Movie Fanatic was summoned to a Hollywood editing studio for a visit with director Antoine Fuqua as he put the finishing touches on his recently premiered Olympus Has Fallen trailer.
The director, whose last film gave us such stellar Training Day quotes, talked to us about the movie that follows Gerard Butler as a Secret Service Agent trying to save the President (Aaron Eckhart) from North Korean terrorists who have taken over the White House. Moments after he was done with the teaser, he showed it to Movie Fanatic and then… we asked his first impressions.
“I’m pretty excited about it,” Fuqua said.
Given the fact that this entire production was put together at warp speed, the helmer seems pretty pleased with what he sees… as do we. “I literally prepped this movie in six weeks. But the thing about it is that I hired great people -- smart technical people to help me. We built the White House ourselves in an empty freeway lot [in Louisiana]. Because of the technology today, we built Washington! I’m really proud of it and what we pulled off. And... I’m still working on it.”
Olympus Has Fallen lands in theaters quite soon and Fuqua admitted to being up to his ears in work to this day. “We are literally approving 200 shots a day and the movie has to be in theaters on March 22nd. I’ve never ever made a movie in this short of time. It does put a certain pressure on you,” he admitted. “You are going to see some scenes for yourself.”
Then, the helmer showed off a scene that takes place near the beginning of the film where Butler’s character is chaperoning the President and First Lady’s son in a caravan with the First Family leaving Camp David. Suddenly, the blinding snow causes a horrible accident. Butler swings into action to save the First Lady, and as shown in the newly released teaser… he does not succeed.
Butler, fresh off of Chasing Mavericks, envelops a character that is so distraught over the loss that he leaves the Presidential detail and joins the Treasury Department (that puts him geographically near the White House when the titular attack occurs).
Fuqua was taken by conversations he had with real Secret Service Agents and how they would react to tragedy. “One thing I learned from these guys and you know this as well because you know history: The Secret Service job is either 100-percent success or 100-percent failure. There is no in between for them," Fuqua said.
"Kennedy dies, it’s a failure. First Lady dies, it’s a failure. Your job is to protect the President. Even when Reagan got shot, that’s a failure. The fact he was even hit with a bullet and could have died, it was a failure. Their job is so extreme. For a guy like Banning (Butler), who’s always there to protect and put his life on the line for what he believes in, to remove himself because he felt he failed is quite real."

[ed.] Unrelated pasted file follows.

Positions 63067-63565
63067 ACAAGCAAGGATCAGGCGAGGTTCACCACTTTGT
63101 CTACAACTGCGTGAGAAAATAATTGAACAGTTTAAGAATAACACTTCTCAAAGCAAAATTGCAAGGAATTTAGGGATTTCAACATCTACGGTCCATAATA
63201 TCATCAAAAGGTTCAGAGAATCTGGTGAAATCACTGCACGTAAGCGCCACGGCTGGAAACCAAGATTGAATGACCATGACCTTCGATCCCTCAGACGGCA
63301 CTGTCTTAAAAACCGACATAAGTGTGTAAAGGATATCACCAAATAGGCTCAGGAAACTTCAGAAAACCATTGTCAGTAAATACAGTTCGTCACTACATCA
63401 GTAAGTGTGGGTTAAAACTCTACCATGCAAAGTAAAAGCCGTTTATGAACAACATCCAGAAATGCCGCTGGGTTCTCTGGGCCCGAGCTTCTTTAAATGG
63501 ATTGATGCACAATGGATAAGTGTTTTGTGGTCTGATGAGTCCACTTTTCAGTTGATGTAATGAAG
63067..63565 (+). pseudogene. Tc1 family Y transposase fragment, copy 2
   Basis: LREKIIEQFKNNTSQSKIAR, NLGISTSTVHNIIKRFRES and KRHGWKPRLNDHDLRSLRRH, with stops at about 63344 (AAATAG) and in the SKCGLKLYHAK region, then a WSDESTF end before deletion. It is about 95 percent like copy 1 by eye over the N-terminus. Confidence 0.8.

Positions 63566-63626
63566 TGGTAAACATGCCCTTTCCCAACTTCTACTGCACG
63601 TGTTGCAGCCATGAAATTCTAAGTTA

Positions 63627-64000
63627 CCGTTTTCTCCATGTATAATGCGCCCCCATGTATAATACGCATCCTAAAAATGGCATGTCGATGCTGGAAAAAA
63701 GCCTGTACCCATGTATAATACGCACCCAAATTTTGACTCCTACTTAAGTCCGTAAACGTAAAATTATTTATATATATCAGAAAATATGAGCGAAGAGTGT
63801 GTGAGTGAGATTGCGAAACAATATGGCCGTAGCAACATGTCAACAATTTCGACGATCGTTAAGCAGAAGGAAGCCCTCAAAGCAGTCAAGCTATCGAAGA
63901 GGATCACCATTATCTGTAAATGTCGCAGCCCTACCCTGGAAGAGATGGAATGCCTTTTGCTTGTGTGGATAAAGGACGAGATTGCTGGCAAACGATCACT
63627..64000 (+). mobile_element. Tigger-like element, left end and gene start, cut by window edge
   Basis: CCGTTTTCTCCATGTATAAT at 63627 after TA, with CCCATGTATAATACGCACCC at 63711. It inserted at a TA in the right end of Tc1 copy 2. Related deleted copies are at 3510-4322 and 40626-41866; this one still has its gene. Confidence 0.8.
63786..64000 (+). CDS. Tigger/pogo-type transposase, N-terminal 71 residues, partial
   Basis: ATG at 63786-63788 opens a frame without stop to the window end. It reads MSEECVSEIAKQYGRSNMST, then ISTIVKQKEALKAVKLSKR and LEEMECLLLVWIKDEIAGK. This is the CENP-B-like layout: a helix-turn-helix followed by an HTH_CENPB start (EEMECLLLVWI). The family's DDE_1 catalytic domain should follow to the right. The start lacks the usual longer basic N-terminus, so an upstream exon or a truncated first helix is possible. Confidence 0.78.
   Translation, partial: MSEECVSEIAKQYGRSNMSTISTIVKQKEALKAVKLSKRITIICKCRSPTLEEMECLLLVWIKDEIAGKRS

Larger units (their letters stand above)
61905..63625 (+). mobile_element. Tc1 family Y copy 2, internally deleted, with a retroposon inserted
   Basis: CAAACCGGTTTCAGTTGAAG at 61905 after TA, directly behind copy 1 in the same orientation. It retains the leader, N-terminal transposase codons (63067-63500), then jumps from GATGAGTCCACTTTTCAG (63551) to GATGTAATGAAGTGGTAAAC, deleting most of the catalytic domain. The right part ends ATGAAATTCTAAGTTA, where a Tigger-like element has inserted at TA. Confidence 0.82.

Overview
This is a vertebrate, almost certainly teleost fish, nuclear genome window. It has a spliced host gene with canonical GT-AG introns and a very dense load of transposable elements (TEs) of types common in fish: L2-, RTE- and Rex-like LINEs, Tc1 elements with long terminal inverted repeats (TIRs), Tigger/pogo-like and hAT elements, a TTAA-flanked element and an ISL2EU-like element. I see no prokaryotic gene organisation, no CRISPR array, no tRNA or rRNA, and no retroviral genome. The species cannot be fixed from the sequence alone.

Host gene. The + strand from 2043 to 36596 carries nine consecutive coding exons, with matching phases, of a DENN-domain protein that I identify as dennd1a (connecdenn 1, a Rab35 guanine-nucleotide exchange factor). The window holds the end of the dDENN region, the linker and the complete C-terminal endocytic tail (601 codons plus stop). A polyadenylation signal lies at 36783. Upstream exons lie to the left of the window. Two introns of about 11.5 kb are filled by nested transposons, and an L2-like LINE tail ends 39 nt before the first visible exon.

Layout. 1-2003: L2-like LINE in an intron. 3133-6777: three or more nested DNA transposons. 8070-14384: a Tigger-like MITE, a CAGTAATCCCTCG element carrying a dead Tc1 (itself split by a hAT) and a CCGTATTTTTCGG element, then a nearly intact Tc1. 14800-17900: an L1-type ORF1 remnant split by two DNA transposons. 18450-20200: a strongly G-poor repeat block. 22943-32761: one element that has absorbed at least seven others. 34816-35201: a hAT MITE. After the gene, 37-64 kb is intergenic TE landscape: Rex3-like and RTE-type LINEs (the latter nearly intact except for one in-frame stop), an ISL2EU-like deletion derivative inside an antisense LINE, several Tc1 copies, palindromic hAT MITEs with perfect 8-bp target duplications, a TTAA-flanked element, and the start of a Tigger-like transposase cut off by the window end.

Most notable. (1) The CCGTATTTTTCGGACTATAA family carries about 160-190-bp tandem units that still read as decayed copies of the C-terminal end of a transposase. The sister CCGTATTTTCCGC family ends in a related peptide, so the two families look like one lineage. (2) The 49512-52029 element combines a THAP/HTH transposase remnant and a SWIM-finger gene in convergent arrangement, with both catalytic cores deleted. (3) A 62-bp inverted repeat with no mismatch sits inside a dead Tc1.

The director took inspiration from those charged with protecting President Kennedy. "There were a lot of guys who were involved in the Kennedy assassination, as far as Secret Service guys, who went through serious depression and alcoholism," he said.
"A lot of these guys go through so much emotionally when it happens because their job is prevention. It shouldn’t happen. Just like 9/11 shouldn’t have happened. One mistake… one time, these things can happen.”
Fuqua believes he’s achieved a classic hero’s journey with Olympus Has Fallen, perhaps a polar opposite journey of his main character in his last directorial effort, Training Day. “It’s like going into the belly of the beast, which is the White House," Fuqua said. Butler's character wants back in, but doesn't feel he deserves it. "It shows that if you ask for something, you might get it. Not exactly the way you want it, but it’s coming right at you."
The villains in this film are the North Koreans and Fuqua found that given their place in the world currently, and how films have overdone other geopolitical foes, it was a perfect fit.
“The Middle East has been done and done. You know that story. We’ve dealt with that. It seems to me, and we talk about this a lot, North Korea is the black spot on the globe. There is the least known about the country. They don’t let anybody in. They don’t let cameras in," Fuqua said.
"There was a great special on CNN that Lisa Ling narrated where they snuck cameras in and they showed public executions, people starving on the street. It’s a dangerous place. It’s so close to South Korea, it’s right at the border. Part of the thing we deal with in our movie is the Seventh Fleet, which is there to keep the peace and make sure North Korea stays in place.”
What also feels so real is in the footage we saw, the attackers come at the White House posing as tourists, something that sadly, could really happen.
“You see them getting off the bus. It’s set up, and that’s what I enjoyed about it. Anyone can come to this country and that is the beauty of it. It’s also scary, we all see people walking down Pennsylvania Avenue all the time. I’m sure they run these scenarios. For a movie, it’s great to explore. The attack happens [in the movie] on July 5. It’s the classic tale of hitting them while they sleep,” Fuqua said.
The director is still keenly aware that a film is meant to enlighten and entertain. “It’s a balance because it is supposed to be fun and it is a take over the White House movie but I wanted to make it feel authentic. I wanted you to believe this could happen, and I want you to think about that.”